Just after the turn of the century Dom Joly redefined the hidden camera show. A bonanza of bizarre, surreal, but most of all original ideas which has cemented its place among modern comedy greats. Trigger Happy TV was an undoubted success, owing to the abstract humour of the show, and the sheer simplicity of it all.
Now, a week after Trigger Happy TV was ranked 12th on Channel 4's list of their Greatest Comedy Shows Ever, Dom Joly returned to TV with Fool Britannia, again featuring pranks on the unsuspecting public – and given his track record, I tuned in to ITV1 with high hopes.
Fool Britannia, from its opening episode, keeps to the very successful formula that made Trigger Happy TV such a success. However, the sheer simplicity of Trigger Happy TV was lost, and this let it down. Hard.
This was evident from the very first seconds of the show when Joly starts narrating. This is completely unnecessary. A hidden camera show needs no explanation as to what is in store, and even those new to the format will not find it hard to work out. Trigger Happy TV throws the audience straight into the action, ten seconds into the episode and you are already watching the second prank. No introduction. No explanation.
The opening prank in Fool Britannia featured the 'ASBO Vicar' (yes, the explanation even names them) stealing an ambulance, after a lengthy explanation of the premise of the prank. No audience needs this explaining to them. Not even ITV's.
There were moments where you felt a prank could slot right into an episode of Trigger Happy TV and not look out of place. The New York skyline billboard being parked in front of a man on a bench at Land's End is a prime example. But the whole effect was cheapened by the explanation and Dom Joly quipping: ‘I just saved him a fortune in air fare’ over the top.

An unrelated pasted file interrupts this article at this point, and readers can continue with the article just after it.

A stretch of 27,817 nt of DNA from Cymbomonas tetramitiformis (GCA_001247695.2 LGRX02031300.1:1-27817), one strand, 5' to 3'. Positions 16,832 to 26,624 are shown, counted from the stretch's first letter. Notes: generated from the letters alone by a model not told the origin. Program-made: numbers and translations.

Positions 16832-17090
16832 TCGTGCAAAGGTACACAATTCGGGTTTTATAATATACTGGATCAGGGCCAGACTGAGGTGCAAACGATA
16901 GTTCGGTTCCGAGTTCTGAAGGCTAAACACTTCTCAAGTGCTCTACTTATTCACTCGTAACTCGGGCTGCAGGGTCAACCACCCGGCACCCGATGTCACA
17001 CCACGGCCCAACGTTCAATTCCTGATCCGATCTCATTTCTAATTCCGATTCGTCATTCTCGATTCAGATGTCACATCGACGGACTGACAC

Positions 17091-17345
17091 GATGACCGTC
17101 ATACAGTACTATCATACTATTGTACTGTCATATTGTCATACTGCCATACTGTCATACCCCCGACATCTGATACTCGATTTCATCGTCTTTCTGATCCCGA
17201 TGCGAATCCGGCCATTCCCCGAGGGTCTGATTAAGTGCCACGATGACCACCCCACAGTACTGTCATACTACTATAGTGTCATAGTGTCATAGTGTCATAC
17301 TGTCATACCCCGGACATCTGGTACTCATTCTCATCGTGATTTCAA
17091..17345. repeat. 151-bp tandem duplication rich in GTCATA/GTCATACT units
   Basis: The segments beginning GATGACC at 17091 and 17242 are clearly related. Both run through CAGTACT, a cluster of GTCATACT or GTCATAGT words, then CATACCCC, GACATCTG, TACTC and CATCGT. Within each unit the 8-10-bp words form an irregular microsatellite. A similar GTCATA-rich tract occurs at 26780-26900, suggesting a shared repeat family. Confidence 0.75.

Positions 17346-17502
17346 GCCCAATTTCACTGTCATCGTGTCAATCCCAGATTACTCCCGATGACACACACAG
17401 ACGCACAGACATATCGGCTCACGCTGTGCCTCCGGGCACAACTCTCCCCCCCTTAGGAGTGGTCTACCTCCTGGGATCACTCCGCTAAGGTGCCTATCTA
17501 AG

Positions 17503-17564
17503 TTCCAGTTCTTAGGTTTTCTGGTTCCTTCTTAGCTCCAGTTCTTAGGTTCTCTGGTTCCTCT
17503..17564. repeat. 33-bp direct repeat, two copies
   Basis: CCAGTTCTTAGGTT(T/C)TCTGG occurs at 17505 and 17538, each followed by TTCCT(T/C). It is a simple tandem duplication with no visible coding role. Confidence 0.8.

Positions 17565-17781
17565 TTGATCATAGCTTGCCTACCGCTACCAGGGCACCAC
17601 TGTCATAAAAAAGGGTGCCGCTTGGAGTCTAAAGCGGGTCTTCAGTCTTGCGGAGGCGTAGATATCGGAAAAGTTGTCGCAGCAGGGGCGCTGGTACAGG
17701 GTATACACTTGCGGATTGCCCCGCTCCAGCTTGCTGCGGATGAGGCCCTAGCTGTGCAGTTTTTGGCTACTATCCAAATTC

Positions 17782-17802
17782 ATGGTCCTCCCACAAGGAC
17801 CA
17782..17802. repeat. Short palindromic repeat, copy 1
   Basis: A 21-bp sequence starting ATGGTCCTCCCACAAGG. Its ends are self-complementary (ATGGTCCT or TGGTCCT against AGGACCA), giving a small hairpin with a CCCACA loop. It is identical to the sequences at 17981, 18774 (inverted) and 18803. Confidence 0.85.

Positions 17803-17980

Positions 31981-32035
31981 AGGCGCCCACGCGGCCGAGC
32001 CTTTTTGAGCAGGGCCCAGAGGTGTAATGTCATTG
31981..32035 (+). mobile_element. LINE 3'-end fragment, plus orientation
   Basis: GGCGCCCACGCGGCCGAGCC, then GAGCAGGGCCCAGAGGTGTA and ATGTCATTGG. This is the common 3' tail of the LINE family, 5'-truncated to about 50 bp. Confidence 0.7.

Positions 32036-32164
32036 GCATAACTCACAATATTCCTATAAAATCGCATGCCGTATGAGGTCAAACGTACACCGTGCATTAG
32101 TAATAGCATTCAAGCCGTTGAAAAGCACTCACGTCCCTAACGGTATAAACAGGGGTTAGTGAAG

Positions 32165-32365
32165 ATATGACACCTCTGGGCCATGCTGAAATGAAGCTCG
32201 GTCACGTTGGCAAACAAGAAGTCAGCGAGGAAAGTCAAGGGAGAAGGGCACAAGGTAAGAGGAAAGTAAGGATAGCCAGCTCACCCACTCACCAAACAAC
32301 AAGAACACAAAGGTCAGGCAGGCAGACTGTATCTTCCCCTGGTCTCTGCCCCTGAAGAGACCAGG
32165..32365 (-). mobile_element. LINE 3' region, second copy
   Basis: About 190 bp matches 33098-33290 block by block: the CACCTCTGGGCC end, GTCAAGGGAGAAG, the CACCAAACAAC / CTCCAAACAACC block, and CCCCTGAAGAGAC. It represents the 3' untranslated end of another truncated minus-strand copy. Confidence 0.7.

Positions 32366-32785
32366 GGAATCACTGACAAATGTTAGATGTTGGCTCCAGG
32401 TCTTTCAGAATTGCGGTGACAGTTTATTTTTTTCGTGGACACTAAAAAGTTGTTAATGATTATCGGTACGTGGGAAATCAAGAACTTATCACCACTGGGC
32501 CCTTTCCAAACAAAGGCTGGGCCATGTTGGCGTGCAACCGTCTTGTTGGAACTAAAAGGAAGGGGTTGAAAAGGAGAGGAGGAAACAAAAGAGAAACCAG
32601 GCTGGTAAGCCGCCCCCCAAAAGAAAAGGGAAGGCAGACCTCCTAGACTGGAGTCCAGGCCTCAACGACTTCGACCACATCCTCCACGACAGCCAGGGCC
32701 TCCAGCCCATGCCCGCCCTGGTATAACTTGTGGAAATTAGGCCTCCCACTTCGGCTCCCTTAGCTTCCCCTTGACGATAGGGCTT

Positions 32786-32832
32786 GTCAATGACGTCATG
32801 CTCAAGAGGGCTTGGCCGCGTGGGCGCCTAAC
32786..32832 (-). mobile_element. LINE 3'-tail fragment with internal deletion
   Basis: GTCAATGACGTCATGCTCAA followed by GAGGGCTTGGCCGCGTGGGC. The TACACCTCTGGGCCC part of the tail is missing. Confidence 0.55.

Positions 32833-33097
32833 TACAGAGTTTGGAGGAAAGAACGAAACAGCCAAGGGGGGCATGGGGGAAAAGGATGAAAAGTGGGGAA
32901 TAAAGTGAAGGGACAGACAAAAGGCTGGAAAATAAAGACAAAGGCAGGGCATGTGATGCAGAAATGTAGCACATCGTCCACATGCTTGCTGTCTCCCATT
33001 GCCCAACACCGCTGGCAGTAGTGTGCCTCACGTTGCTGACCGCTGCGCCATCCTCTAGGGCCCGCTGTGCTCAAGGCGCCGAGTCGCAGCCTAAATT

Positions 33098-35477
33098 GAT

A further example of this is the nightclub doormen being on the door of JJB Sports and a children’s party. Some of the ideas were great, but always the explanations ruined the effect.
Another thing that disappointed me was the laughter track. f someone finds anything funny, they laugh. They do not need telling what is, and what is not, funny. The Mighty Boosh had a laughter track on its pilot episode and, when you watch it, has a totally different – and worse – feel than the rest of the series. A hidden camera show needs no laughter track. Not even on ITV.
Maybe I should not have tuned in expecting a similar show to Trigger Happy TV. After all, ITV have not made cutting edge comedy in years. But it is almost unbelievable that this is such a disappointing show from the man who had ‘raised the humble practical joke to the level of an art form’ (as The Evening Standard said of Trigger Happy TV) it is almost unbelievable that such a different, disappointing, show was produced. But then again it is ITV.
Fool Britannia has proved not a patch on Trigger Happy TV. Gone is the surrealism of being sent an orangutan-a-gram and a KGB spy mistaking members of the public for his colleague Grey Squirrel. Instead Joly has produced a very broad, crass, and frankly irritating show.
Ten years ago, would anyone have predicted this of him?
- James Flynn tweets at @james_Flynn